Saturday, October 29, 2011

The True Meaning of Halloween

The scene out my back window right now. Yeah, that's snow.
As I'm sure some of you know, Halloween has its origin in the Celtic festival held on November 1st; the Irish called it Samhain (and the Scots call it Samhuinn, which is essentially the same thing), the Welsh call it Calan Gaeaf; the former means "End of Summer" and the latter "The First Day of Winter". And while there are lots of associations with things like faeries and ghosts and a thin veil between this world and the Otherworld, it's also deeply associated with the harvest, with getting the food in for the winter.

Because the holiday we now call Halloween was originally the eve of the first day of winter, as evident in the names I listed above. This, of course, is why the winter solstice is called Midwinter--because it fell between the beginning of winter on November 1st, and the end of winter on February 1, called Imbolc in Irish and Candlemas in English (and surviving in the US as Groundhog's Day, which has its own tradition of predicting the coming of spring).

Halloween is the beginning of winter. We're far enough from the equinox to notice that the nights are getting longer, the weather is cold, the mornings have frost. It's not hard to see how this transition, this slide into the dark time of the year brought us associations with death; the plants are dying, the harvest is reaped, the animals are slaughtered* to be cured and eaten over the winter. It's only natural that death is on the mind, and from that closeness with our dying environment, we draw closer to our own departed.  Both the Dead and Winter are integral parts of Halloween; in fact, I'd say they're inseparable.

So it's with no small amount of amusement and annoyance** that I woke up to see it snowing on October 29th. It's really unusual for us to get snow in October here in the Philly suburbs; I mean, we've occasionally gotten a few flakes, but so far we've got at least three inches, probably four, and it's not going to stop snowing until tonight. We're not ready for this kind of weather--none of us were. Our decorations are getting blasted by the wind and snow; I hope that the rubber bats and spider don't disappear on us.

So my husband and I are spending the day watching Halloween cartoons, eating the food for a cancelled party, and drinking, and occasionally going out to shovel the walk.

We're getting the real meaning of this old Celtic holiday--winter isn't coming, it's already here, kids.

Consider this Nature's Trick; the treat is... um... I guess it looks nice?

*In fact, in Welsh the month of November is called Tachwedd meaning "slaughter"; compare with the Anglo-Saxon name for November, Blōtmōnaþ, "blood month".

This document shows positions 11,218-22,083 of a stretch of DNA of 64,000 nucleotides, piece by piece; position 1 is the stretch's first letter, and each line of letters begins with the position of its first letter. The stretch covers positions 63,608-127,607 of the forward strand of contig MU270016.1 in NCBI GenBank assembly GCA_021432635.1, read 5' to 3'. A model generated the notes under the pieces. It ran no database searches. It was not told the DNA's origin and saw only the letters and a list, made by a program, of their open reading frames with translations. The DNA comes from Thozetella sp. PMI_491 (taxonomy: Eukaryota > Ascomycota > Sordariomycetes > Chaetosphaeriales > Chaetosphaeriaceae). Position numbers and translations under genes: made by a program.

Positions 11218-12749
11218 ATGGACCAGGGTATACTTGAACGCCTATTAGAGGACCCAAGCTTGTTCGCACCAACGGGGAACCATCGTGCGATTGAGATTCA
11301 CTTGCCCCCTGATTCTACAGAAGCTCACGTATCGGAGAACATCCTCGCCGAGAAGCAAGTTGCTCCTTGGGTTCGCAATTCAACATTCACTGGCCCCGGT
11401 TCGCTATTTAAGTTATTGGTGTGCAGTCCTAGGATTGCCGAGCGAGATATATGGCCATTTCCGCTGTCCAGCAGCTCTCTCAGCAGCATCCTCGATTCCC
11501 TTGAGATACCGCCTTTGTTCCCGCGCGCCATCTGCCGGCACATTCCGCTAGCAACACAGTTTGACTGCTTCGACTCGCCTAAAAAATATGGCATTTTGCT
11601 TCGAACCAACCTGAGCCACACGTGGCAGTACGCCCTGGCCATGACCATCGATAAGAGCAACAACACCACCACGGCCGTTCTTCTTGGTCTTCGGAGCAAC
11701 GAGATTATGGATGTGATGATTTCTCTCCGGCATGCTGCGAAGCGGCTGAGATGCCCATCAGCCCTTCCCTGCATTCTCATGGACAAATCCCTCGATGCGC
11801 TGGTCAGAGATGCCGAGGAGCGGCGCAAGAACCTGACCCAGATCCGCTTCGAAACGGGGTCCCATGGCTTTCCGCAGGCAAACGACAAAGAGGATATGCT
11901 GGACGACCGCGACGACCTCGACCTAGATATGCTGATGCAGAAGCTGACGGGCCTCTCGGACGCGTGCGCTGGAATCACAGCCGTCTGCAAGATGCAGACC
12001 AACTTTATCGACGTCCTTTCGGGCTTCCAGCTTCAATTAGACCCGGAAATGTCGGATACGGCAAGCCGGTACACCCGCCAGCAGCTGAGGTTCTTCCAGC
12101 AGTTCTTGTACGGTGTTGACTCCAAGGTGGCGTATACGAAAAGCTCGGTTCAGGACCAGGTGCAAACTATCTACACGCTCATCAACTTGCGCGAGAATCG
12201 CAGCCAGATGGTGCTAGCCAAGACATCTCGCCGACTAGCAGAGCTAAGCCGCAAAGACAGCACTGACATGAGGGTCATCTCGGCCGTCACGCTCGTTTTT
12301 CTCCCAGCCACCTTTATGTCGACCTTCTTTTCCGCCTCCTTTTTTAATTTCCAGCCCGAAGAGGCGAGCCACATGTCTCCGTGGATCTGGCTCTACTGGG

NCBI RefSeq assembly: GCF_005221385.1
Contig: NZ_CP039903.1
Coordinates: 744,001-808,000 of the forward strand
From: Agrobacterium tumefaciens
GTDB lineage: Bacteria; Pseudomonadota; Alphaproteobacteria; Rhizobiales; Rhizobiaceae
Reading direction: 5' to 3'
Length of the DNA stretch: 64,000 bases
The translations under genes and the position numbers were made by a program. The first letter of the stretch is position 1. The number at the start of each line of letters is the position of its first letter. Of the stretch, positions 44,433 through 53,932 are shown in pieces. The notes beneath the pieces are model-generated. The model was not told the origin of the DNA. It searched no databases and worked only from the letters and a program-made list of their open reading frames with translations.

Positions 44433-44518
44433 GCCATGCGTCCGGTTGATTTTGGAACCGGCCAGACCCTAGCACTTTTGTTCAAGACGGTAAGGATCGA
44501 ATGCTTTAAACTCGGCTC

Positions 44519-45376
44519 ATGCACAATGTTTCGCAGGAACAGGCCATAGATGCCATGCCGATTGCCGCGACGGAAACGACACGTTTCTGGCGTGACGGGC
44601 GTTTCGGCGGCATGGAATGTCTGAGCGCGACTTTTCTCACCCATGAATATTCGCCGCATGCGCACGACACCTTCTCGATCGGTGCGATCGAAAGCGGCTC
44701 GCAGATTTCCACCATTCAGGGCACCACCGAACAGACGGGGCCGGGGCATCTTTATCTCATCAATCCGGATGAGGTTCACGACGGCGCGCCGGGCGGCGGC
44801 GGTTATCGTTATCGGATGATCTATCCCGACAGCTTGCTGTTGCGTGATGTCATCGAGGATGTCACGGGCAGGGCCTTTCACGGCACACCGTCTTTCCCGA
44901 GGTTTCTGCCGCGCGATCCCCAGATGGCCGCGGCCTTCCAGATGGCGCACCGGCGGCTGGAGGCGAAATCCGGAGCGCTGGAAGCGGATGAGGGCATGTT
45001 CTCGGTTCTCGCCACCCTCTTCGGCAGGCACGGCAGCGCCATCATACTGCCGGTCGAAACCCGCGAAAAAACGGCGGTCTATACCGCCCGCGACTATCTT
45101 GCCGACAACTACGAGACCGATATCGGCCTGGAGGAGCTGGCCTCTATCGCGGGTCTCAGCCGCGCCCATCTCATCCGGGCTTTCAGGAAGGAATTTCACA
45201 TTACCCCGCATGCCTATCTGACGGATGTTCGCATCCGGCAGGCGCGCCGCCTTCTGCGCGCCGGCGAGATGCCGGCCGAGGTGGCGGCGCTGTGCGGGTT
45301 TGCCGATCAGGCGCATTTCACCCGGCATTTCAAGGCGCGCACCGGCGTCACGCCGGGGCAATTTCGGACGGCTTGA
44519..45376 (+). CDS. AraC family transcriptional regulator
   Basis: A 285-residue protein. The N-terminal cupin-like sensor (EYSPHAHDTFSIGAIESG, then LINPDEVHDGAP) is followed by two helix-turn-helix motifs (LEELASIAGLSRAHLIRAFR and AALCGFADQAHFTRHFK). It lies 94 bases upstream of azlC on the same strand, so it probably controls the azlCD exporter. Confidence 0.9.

**Annoyance, as it has resulted in me having to postpone my Halloween party for a week. At which point it's not a Halloween party, is it? I guess we'll call it a Guy Fawkes Party, or something.

Wednesday, October 19, 2011

My Husband Has Accused Me Of Being a Hobbit

A trip to the Lansdale Farmers' Market on Saturday gave me a chance to pick up some fresh mushrooms--in this case, portobello and shitake. Now, living in southeastern Pennsylvania, we are lucky to live in mushroom central, and so the mushrooms you pick up are often picked within a few days, unlike what you get at the supermarket. (This particular provider also picks local wild mushrooms, like Hen of the Woods, which I'll have to try next time--which means more soup!)

What does any of this have to do with the usual geeky content of this blog? My husband, seeing me so excited about the mushrooms, accused me of being a hobbit:
Hobbits have a passion for mushrooms, surpassing even the greediest likings of Big People. A fact which partly explains young Frodo's long expeditions to the renowned fields of the Marish, and the wrath of the injured Maggot.
Yeah, there's a lot of eating in Lord of the Rings, and much of it involves mushrooms.

And so today I decided to try and make my own mushroom soup. See, one of the things I liked at my old job was the soup in the cafeteria--it was just Au Bon Pain, but the mushroom bisque was really delicious (if probably horribly fatty). It's simple enough, actually--especially since I cheated a little and used beef bouillon for the base. (Hey, after making navy bean soup from scratch, including boiling a ham bone for a couple of hours, bouillon feels like a cheat.) Also, a little bit of cream and a lot of roue works just as well (for me) as a lot of cream. I'm sure my doctor will appreciate that.

I also racked the mead I started in January; that will hopefully head out as Christmas gifts.